Photo by Mathew Schwartz via Unsplash

The New York State Assembly passed what is being described as “groundbreaking” legislation related to the aftercare of retired race horses on June 10. 

Bill S1442B would amend the agriculture and markets law by making it  illegal for any person, company or other entity to slaughter or have a race horse or race horse breeding stock slaughtered.

Andrew Cuomo, Gov. of New York, is expected to sign the bill into law. 

The bill, which gained bi-partisan support, will protect both thoroughbred and standardbred horses which meet or have ever met the standards required to race under its definition of “race horse.” It will cover both young foals intended to be used as a race horse, as well as the stallions and mares used to breed race horses under its definition of “race horse breeding stock.”

“The reason why I love this bill is that it came from the industry itself and we flushed out the details. We worked with the breeders and the horsemen. They were all a part of the initial draft of the bill. All around the industry, we found support and those in the animal rights groups all support it as well,” said Joseph P. Addabbo, Jr., State Senator of New York.

Any individual who violates these new stipulations will be fined $1,000 per race horse for a first offence, and companies will be fined up to $2,500 per horse for first offences. A second and any subsequent offence will see these fines doubled. Violators may also have their Gaming Commission licenses revoked.

Collected fines will go to the New York state thoroughbred breeding and development fund, which funds the operation of retired race horse aftercare facilities, horse retirement and rescue programs.

The bill will also require breeding programs to designate funds to go towards the aftercare of retired horses.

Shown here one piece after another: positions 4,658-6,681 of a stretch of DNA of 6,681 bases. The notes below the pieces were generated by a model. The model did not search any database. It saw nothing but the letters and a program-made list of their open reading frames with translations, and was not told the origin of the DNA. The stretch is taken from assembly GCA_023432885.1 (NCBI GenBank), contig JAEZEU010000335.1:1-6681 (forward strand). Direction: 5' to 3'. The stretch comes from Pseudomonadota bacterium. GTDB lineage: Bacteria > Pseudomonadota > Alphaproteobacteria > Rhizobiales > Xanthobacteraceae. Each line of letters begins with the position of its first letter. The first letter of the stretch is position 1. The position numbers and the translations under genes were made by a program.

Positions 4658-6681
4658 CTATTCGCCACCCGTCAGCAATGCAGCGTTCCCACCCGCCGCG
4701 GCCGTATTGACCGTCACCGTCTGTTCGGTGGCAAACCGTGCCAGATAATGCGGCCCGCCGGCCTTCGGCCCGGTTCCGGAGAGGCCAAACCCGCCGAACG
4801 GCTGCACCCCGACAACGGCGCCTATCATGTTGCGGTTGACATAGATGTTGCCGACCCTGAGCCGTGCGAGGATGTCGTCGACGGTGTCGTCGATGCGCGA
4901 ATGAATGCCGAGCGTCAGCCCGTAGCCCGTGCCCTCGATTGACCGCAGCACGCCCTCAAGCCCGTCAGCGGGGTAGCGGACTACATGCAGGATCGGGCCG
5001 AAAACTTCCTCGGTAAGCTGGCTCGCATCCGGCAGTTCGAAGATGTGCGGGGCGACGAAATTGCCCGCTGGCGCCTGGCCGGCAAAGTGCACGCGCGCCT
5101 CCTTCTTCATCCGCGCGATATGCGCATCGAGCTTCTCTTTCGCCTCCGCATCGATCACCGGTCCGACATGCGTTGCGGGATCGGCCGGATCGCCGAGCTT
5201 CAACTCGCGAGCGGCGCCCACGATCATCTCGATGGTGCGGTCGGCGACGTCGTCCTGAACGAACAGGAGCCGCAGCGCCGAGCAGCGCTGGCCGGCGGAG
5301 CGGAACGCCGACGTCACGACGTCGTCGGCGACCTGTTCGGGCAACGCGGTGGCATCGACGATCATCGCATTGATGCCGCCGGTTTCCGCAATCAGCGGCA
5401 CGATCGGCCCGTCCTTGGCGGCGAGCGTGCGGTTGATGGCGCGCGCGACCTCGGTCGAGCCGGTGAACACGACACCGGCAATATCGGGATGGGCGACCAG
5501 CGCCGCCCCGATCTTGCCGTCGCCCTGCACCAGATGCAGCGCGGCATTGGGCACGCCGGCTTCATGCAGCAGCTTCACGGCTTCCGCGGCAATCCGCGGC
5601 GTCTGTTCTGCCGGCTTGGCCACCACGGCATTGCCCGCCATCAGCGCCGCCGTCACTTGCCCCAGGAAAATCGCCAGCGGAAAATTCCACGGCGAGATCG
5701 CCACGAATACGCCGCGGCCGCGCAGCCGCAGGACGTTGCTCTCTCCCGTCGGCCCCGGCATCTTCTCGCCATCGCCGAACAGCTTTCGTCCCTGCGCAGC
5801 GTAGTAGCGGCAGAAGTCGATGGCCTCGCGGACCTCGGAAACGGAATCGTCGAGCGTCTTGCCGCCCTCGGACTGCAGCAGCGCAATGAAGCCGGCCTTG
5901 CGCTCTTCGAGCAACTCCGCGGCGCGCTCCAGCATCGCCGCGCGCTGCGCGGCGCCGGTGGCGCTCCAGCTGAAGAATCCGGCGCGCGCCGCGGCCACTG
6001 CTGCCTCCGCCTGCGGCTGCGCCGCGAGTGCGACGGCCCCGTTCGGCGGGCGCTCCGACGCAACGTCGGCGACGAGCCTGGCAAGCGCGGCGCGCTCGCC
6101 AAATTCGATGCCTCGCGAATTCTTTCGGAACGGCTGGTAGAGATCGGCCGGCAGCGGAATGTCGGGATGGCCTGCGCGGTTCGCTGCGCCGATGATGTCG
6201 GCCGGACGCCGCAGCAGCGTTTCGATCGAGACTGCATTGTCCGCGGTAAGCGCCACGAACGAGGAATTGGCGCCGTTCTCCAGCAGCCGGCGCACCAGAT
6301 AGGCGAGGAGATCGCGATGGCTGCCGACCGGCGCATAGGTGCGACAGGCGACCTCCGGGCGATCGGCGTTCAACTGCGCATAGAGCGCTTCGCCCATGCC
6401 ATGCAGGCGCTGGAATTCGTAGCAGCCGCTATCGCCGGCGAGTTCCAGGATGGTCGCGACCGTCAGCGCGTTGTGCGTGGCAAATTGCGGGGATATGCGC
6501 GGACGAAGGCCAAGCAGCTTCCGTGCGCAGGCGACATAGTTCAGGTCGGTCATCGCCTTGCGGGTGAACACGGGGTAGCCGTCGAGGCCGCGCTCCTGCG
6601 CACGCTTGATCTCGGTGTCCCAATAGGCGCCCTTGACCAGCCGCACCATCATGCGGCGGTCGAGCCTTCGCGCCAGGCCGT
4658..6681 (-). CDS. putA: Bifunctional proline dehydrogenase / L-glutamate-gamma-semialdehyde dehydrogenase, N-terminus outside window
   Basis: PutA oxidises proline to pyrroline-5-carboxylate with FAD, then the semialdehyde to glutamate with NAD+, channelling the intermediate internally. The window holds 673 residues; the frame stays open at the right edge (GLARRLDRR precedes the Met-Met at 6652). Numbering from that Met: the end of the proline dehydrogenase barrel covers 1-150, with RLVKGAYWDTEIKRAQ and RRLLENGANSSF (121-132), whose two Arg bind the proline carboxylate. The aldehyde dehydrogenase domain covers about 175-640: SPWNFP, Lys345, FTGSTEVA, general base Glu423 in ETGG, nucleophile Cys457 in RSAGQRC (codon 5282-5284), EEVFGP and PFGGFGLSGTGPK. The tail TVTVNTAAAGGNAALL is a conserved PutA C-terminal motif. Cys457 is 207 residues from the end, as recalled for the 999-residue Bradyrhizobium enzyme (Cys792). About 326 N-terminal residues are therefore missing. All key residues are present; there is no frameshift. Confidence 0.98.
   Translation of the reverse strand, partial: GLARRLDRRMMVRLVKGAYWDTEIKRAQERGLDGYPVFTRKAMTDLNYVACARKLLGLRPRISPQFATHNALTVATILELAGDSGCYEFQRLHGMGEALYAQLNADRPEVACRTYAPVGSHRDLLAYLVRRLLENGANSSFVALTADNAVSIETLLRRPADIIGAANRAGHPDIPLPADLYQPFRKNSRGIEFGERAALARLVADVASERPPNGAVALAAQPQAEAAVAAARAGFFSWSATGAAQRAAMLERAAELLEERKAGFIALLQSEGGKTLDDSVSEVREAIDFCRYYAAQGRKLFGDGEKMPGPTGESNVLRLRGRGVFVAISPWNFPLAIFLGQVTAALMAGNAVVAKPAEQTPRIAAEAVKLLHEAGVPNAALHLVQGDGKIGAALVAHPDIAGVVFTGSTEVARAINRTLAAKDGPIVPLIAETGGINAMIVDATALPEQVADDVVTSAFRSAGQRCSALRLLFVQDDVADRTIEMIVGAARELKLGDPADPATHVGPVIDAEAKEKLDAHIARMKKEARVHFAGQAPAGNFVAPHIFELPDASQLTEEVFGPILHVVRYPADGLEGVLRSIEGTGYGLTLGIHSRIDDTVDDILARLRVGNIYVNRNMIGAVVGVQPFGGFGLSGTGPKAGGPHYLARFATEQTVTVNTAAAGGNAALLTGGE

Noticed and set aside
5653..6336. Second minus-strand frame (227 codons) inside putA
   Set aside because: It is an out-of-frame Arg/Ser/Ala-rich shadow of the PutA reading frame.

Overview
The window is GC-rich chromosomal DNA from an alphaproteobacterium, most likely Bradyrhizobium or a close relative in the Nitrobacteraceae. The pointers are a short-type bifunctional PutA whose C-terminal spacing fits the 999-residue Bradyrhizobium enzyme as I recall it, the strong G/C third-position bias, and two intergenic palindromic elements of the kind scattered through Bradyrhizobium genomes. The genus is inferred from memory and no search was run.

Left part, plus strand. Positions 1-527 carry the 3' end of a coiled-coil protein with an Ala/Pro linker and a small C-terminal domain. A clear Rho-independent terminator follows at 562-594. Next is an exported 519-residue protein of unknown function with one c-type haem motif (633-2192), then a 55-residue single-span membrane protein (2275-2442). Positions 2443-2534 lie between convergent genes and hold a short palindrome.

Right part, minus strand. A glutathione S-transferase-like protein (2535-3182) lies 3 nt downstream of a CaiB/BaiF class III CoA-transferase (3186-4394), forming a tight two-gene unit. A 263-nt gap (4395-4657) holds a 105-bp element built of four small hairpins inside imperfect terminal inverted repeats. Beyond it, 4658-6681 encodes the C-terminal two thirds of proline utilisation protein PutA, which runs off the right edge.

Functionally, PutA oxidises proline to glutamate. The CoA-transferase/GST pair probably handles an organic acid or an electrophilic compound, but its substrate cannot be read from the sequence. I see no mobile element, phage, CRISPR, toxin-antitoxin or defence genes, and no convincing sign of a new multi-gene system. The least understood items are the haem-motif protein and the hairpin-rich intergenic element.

“I can’t imagine who can be against the ban of horse slaughter and more funds to care for the retired horses,” said Addabbo. “Importantly, there is no cost to the state involved.”

According to The Coalition For The Protection Of Racehorses, horses which are bred for racing are often retired in as little as 3 years. Once injured or past their prime, race horses rapidly decrease in value. It becomes more cost-effective to sell them than to continue paying for their care. 

Horse slaughter plants are already banned in the U.S., so the hope for this bill is to protect race horses from being sold in slaughter auctions. These operations keep horses of all levels of health in poor conditions until they are sold at very low prices. 

But people who benefit from the slaughter of horses have found ways around anti-slaughter laws in the past.

“There are no federal laws specifically addressing horse auctions. While many states have vague laws regulating the operation of livestock markets, few address the care or treatment of horses at auction or even require that they be provided food or water,” The Humane Society of the United States said on their website.

Most horses bought at these auctions are shipped outside of the U.S. and slaughtered to obtain their meat for human consumption, despite the known health risks. Race horses in particular are likely to be treated with hormones or performance-enhancing drugs which are toxic to humans when consumed.

Despite their aftercare options being limited, race horses are bred in excess. Since slaughter auctions are profitable to breeders an approximated 10,000 horses to slaughter annually, as estimated by People for the Ethical Treatment of Animals (PETA). 

This bill aims to discourage sale into slaughter auctions and help make available more facilities and homes that will look after retired race horses.

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